# HOW TO PROVE THAT THE FUNCTION IS NOT DIFFERENTIABLE

## About "How to Prove That the Function is Not Differentiable"

How to Prove That the Function is Not Differentiable ?

Here we are going to see how to prove that the function is not differentiable at the given point.

The function is differentiable from the left and right. As in the case of the existence of limits of a function at x0, it follows that

exists if and only if both

exist and f' (x0-)  =   f' (x0+)

Hence

if and only if f' (x0-)  =   f' (x0+). If any one of the condition fails then f'(x) is not differentiable at x0.

From the above statements, we come to know that if f' (x0-)    f' (x0+), then we may decide that the function is not differentiable at x0.

## How to Prove That the Function is Not Differentiable - Examples

Question 1 :

Show that the following functions are not differentiable at the indicated value of x.

(i)

Solution :

f'(2-)  =  lim x->2- [(f(x) - f(2)) / (x - 2)]

=  lim x->2- [(-x + 2) - (-2 + 2)] / (x - 2)

=  lim x->2- -(x - 2) / (x - 2)

=  lim x->2- (-1)

=  -1  -----(1)

f'(2+)  =  lim x->2+ [(f(x) - f(2)) / (x - 2)]

=  lim x->2+ [(2x - 4) - (4 - 4)] / (x - 2)

=  lim x->2+ 2(x -2) / (x - 2)

=  2 -----(2)

f'(2-)  ≠ f'(2+

Hence the given function is not differentiable at the point x = 2.

Solution :

f'(0-)  =  lim x->0- [(f(x) - f(0)) / (x - 0)]

=  lim x->0- [(3x) - 0] / (x - 0)

=  lim x->0- (3x/x)

=  lim x->0- 3

=  3  -----(1)

f'(0+)  =  lim x->0+ [(f(x) - f(0)) / (x - 0)]

=  lim x->0+ [(-4x) - 0] / (x - 0)

=  lim x->0+ (-4x/x)

=  lim x->0+ -4

=  -4 -----(2)

f'(0-)  ≠ f'(0+

Hence the given function is not differentiable at the point x = 0.

Question 2 :

The graph of f is shown below. State with reasons that x values (the numbers), at which f is not differentiable.

Solution :

If a function is continuous at a point, then it is not necessary that the function is differentiable at that point.

A function f is not differentiable at a point x0 belonging to the domain of f if one of the following situations holds:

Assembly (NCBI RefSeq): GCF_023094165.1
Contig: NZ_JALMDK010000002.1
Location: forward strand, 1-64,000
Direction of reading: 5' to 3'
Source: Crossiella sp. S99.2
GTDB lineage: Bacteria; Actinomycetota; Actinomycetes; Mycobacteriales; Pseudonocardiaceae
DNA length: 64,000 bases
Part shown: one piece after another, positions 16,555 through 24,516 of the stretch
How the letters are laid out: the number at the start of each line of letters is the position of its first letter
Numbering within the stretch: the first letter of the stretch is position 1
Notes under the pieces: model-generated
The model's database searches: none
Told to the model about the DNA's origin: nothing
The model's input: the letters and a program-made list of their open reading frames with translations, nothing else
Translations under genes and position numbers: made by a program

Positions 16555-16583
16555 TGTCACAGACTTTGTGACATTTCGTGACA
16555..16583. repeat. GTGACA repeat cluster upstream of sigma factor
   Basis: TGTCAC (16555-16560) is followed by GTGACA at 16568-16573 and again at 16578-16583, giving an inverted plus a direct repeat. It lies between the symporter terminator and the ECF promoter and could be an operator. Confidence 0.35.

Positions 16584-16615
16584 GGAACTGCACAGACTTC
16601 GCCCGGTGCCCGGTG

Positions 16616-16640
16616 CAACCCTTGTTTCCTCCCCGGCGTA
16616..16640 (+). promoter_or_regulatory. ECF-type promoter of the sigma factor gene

(i) f has a vertical tangent at x0.

(ii) The graph of f comes to a point at x0 (either a sharp edge ∨ or a sharp peak ∧ )

(iii) f is discontinuous at x0.

At x = 1 and x = 8, we get vertical tangent (or) sharp edge and sharp peak. So it is not differentiable at x = 1 and 8.

At x = 4,  we hjave a hole. Hence it is not continuous at x = 4.

At x = 11, we have perpendicular tangent. So it is not differentiable at x =  11.

Question 3 :

If f(x) = |x + 100| + x2, test whether f'(-100) exists.

Solution :

f'(-100-)  =  lim x->-100- [(f(x) - f(-100)) / (x - (-100))]

=  lim x->-100- [(-(x + 100)) + x2) - 1002] / (x + 100)

=  lim x->-100- [(-(x + 100)) + (x2 - 1002)] / (x + 100)

=  lim x->-100- [(-(x + 100)) + (x + 100) (x -100)] / (x + 100)

=  lim x->-100- (x + 100)) [-1 + (x -100)] / (x + 100)

= [-1 + (-100 -100)]

=  -201   --------(1)

f'(-100+)  =  lim x->-100+ [(f(x) - f(-100)) / (x - (-100))]

=  lim x->-100- [(x + 100)) + x2) - 1002] / (x + 100)

=  lim x->-100- [(x + 100)) + (x2 - 1002)] / (x + 100)

=  lim x->-100- [(x + 100)) + (x + 100) (x -100)] / (x + 100)

=  lim x->-100- (x + 100)) [1 + (x -100)] / (x + 100)

=  lim x->-100- (x - 99)

=  -199   --------(2)

Hence f'(-100) does not exists.

Question 4 :

Examine the differentiability of functions in R by drawing the diagrams.

(i) | sin x |

Solution :

Graph of y = sin x

There is vertical tangent for nπ. Hence it is not differentiable at x = nπ, n ∈ z

(ii) | cos x|

Solution :

There is vertical tangent for (2n + 1)(π/2). Hence it is not differentiable at x = (2n + 1)(π/2), n ∈ z

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